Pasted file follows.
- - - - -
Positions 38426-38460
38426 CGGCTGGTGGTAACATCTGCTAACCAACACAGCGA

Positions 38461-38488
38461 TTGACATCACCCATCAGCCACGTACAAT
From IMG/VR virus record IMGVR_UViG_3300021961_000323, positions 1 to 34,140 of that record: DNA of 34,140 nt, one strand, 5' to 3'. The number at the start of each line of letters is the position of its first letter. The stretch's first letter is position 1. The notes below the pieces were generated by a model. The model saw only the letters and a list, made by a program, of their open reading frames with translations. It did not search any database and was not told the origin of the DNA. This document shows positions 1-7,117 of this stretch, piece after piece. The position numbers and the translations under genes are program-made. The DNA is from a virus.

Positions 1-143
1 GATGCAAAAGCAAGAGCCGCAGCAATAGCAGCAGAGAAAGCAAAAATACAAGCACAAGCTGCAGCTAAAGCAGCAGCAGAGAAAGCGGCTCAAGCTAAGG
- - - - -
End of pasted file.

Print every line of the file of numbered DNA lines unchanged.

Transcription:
Positions 38426-38460
38426 CGGCTGGTGGTAACATCTGCTAACCAACACAGCGA

Positions 38461-38488
38461 TTGACATCACCCATCAGCCACGTACAAT
From IMG/VR virus record IMGVR_UViG_3300021961_000323, positions 1 to 34,140 of that record: DNA of 34,140 nt, one strand, 5' to 3'. The number at the start of each line of letters is the position of its first letter. The stretch's first letter is position 1. The notes below the pieces were generated by a model. The model saw only the letters and a list, made by a program, of their open reading frames with translations. It did not search any database and was not told the origin of the DNA. This document shows positions 1-7,117 of this stretch, piece after piece. The position numbers and the translations under genes are program-made. The DNA is from a virus.

Positions 1-143
1 GATGCAAAAGCAAGAGCCGCAGCAATAGCAGCAGAGAAAGCAAAAATACAAGCACAAGCTGCAGCTAAAGCAGCAGCAGAGAAAGCGGCTCAAGCTAAGG